Indeed then as now there were plenty of skilled Kenyans in the ICT industry: among vendors and consultants, as well as users.
These were largely in the private sector, and most significantly among the international organisations that were based here.
As a result, private sector usage – despite the high cost of hardware and software (thanks to the heavy taxes) and serious problems with power – was often extremely impressive.
Computerisation in the public sector remained slow, however.
Too few people – not least at the most senior levels – understood what it was all about, and many feared the transparency and accountability that inevitably accompanied its introduction.
It was only at the turn of the millennium that government finally began to take IT seriously as a national enabler.
At that time the government embarked on a national planning exercise called the Poverty Reduction Strategy Paper (PRSP), in which ICT was for the first time identified as a sector of the economy to be studied in its own right, and requiring comprehensive policies.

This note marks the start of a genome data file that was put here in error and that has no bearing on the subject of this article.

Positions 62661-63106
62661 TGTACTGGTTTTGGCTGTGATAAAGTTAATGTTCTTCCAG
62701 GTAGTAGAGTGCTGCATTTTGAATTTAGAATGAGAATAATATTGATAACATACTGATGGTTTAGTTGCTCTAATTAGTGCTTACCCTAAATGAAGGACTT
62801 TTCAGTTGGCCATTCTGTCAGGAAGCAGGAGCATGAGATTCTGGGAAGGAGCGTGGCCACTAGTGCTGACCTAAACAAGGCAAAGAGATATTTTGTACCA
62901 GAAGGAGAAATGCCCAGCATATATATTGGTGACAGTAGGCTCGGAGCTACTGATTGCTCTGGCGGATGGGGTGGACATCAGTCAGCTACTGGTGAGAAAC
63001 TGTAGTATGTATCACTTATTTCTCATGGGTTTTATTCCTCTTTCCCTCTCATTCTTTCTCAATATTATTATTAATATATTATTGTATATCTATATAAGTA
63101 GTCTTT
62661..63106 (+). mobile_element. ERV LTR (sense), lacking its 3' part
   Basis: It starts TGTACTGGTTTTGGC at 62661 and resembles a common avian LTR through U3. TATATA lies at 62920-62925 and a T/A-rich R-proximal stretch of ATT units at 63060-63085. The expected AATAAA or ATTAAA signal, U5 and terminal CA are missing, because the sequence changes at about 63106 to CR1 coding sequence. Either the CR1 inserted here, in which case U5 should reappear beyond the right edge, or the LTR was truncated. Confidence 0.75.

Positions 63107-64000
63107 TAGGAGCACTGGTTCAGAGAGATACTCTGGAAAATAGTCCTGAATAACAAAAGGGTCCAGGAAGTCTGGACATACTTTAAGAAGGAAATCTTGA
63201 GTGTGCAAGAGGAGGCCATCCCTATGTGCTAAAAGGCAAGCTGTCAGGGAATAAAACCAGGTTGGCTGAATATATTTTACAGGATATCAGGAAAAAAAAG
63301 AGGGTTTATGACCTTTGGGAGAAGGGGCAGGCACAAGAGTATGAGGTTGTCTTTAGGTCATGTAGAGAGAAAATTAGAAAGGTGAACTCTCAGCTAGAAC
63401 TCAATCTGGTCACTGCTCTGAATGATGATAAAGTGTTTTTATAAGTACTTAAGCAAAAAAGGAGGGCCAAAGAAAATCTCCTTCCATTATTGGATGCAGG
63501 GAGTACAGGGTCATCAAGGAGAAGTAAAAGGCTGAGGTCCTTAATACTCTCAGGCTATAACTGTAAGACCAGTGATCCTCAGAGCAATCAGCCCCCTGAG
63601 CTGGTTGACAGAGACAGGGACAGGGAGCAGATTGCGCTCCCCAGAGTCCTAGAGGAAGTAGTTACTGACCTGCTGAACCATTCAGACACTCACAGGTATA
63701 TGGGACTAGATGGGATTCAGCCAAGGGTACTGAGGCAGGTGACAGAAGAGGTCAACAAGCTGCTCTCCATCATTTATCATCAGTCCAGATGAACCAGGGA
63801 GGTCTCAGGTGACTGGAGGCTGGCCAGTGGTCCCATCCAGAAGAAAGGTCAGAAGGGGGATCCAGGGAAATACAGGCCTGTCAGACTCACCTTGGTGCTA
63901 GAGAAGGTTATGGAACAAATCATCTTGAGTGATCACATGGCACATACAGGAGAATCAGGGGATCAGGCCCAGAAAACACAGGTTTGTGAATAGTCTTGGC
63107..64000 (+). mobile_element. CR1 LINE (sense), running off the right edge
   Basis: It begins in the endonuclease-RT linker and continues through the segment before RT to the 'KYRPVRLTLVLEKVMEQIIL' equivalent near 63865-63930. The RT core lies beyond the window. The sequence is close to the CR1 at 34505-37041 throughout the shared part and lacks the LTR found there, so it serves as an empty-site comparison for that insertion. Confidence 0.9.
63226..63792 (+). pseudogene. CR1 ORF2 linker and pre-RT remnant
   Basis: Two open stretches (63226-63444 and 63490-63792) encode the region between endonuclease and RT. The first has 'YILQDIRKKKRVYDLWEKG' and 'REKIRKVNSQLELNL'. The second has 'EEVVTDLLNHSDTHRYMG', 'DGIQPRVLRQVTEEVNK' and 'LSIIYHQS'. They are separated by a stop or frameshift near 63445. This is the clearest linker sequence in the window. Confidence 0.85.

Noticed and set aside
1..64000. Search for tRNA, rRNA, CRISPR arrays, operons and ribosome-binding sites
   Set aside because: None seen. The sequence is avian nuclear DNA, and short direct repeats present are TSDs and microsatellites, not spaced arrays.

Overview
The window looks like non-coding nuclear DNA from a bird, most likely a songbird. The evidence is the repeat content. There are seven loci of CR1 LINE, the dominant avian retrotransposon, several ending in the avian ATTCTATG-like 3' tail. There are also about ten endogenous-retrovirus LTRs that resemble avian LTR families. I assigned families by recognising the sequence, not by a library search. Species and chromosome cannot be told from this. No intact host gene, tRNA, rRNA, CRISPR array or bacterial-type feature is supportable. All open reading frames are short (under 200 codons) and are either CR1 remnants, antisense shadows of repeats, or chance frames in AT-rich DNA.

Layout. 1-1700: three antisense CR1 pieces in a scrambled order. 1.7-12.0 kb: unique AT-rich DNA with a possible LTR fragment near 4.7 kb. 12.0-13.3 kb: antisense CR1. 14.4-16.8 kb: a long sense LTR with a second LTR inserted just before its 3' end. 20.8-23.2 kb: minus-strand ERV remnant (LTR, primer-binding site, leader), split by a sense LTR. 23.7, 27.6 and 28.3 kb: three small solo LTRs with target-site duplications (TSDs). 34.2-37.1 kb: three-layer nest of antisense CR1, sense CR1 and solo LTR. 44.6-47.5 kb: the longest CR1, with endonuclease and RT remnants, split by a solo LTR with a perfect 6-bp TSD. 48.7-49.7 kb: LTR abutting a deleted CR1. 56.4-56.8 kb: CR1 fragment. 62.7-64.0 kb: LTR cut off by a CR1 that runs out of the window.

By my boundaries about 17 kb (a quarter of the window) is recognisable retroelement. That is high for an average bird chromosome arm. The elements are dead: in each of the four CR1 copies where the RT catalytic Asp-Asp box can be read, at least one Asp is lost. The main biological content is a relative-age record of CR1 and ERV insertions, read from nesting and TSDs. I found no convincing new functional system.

I was a member of the ICT Sector Working Group that worked on these policies, in which there was representation from both government and the private sector.
As a result of our many meetings, we came up with a four-pronged approach to ICT strategy development, comprising policy; legislation and regulation; infrastructure and software systems; e-government and human capacity building.
It was only later, however, that ICT was allowed its own ministerial home, hence ensuring permanent national focus.
Today it is difficult to imagine how hard and for how long – and till how recently – we had to struggle for our leaders to take ICT and its usage seriously – and not just those in government.
For a long time most CEOs in the private sector over-delegated anything to do with computers and automation to their IT managers, who in turn were almost exclusively techies… whose jargon completely baffled and alienated their bosses.